A cultured scholar and a fluent linguist, R. Elyashar wrote thousands of responsa in answer to questions from both Ashkenazim and Sephardim all over the world. He was respected by the authorities and the heads of other religious communities, and received orders of merit from the Turkish sultan, Abdul Hamid, in 1893, and the German kaiser, William II, in 1898. He was accepted by both the Sephardi and Ashkenazi communities and worked hard to put religious institutions in Jerusalem on a solid foundation. The affection in which he was held is reflected in the fact that he was referred to as “Yissa Berakhah” (“conferring a blessing”), the word Yissa (ישא) being derived from the Hebrew initials of his name. He enjoyed marked success as an emissary to Smyrna (1845), Damascus (1854), Alexandria (1856), and Leghorn (1873).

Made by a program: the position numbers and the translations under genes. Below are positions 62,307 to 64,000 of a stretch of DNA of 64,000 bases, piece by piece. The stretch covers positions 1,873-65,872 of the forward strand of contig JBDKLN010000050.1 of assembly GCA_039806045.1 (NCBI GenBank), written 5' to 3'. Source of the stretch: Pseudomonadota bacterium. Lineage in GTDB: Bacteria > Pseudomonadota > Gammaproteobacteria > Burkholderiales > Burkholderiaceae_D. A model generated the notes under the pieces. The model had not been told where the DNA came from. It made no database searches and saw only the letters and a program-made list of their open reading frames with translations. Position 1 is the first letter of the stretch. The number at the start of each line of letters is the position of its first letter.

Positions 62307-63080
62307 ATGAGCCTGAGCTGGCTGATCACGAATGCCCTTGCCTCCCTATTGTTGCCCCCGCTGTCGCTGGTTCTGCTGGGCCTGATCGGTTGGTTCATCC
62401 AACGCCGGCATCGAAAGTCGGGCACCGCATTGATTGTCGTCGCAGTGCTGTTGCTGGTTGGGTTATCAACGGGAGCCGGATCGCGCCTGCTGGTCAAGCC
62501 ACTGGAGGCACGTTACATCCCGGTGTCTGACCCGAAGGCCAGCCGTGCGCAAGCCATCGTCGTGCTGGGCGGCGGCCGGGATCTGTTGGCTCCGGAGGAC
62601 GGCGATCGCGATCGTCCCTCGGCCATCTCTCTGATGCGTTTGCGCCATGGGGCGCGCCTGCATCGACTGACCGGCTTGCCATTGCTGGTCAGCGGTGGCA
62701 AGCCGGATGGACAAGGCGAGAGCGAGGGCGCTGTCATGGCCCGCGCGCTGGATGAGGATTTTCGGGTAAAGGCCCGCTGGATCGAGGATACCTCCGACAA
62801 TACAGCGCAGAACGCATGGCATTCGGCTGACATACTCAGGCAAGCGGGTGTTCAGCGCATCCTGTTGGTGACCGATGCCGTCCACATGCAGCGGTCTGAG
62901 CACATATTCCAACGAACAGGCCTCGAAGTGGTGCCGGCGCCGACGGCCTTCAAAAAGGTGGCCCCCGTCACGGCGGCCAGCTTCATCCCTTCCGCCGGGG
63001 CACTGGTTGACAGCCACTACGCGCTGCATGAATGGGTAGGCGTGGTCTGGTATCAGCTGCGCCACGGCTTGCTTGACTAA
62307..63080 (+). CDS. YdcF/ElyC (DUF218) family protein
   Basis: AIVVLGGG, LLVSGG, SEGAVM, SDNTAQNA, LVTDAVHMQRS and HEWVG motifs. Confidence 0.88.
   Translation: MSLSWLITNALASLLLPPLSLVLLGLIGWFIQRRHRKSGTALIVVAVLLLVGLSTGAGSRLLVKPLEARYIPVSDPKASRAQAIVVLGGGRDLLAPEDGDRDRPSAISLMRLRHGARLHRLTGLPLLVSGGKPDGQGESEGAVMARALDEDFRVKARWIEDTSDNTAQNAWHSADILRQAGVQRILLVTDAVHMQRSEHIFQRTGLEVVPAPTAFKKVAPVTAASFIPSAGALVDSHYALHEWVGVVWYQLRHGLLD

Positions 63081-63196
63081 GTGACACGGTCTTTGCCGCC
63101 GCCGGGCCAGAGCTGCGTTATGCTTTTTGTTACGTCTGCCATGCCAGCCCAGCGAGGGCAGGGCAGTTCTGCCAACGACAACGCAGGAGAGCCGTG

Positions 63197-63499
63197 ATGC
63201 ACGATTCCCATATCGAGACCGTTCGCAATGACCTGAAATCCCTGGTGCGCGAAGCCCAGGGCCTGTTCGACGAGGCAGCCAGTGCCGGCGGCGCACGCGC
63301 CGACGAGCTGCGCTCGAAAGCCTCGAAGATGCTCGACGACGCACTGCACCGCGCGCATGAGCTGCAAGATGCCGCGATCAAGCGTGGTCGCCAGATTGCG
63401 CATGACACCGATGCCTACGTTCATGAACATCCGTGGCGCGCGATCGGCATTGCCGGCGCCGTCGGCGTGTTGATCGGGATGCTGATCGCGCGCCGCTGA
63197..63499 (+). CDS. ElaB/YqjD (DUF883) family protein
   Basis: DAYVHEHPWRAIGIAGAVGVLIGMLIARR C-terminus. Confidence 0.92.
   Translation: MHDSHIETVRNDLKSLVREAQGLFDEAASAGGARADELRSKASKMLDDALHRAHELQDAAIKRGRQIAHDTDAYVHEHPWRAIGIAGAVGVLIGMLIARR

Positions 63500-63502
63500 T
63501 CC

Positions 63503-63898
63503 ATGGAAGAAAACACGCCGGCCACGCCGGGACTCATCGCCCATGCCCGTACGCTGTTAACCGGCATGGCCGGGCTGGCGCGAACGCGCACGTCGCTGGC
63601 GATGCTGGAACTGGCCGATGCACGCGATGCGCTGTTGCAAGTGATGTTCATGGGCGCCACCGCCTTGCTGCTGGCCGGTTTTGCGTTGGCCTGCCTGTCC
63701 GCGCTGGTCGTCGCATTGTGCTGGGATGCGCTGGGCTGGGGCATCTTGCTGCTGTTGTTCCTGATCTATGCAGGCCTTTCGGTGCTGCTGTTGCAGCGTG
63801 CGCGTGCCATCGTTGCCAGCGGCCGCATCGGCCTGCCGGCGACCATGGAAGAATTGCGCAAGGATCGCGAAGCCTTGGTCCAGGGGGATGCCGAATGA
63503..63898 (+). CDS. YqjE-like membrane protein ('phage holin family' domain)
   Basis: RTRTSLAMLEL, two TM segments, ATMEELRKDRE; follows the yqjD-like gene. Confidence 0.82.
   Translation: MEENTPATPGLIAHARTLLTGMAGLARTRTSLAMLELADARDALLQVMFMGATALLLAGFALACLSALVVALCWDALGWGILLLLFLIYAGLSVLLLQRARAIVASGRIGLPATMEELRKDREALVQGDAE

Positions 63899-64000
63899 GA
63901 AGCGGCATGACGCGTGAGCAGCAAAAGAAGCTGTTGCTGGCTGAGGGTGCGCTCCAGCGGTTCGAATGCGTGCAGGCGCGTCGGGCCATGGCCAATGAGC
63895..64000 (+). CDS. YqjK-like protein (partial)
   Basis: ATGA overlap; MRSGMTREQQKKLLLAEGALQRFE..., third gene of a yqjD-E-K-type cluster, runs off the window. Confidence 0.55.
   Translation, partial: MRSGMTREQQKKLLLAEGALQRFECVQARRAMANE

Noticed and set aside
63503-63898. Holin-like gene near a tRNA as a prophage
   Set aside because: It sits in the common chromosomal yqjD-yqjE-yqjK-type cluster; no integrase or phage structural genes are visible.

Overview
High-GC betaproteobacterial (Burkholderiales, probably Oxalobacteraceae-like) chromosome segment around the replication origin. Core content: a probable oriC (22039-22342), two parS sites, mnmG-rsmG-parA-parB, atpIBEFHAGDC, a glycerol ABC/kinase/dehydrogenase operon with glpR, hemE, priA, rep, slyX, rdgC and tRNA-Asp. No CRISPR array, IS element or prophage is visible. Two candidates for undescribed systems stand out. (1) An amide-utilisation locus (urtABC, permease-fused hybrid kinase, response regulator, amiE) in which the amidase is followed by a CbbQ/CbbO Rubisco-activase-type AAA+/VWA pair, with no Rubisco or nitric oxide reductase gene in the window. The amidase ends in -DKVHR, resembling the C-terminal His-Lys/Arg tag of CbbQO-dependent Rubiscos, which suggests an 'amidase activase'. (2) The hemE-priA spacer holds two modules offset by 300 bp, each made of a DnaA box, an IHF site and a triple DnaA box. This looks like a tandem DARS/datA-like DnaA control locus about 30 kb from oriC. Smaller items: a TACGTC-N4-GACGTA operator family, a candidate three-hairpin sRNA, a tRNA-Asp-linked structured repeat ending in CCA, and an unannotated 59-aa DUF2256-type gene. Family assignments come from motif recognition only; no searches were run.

In 1888 when a controversy arose as to the permissibility of working on the land during the following year, a sabbatical year, R. Elyashar decided that such work could be permitted by selling the land formally to a non-Jew, but suggested that each Jewish agricultural settlement leave a small portion of land uncultivated as a symbol and reminder of the commandment. R. Elyashar died in Jerusalem, where the Givat Sha'ul district is named after him.
דף [2, א]: הקדמת בני המחבר: ר' חיים משה אלישר ור' נסים בנימין מרדכי אלישר. דף [2, ב]: בקשה לאמרה אחר תיקון חצות, המתחילה: יבער לבי אש אוכלת, עם האקרוסטיכון: יעקב אלישר חזק. דף [א]-יג, ב (מן הספירה האחרונה): פני האי"ש, שבע דרשות: לשבת כלה ולהספד. הדרוש החמישי לר' חזקיה שבתי; הששי לר' אברהם פילוסוף.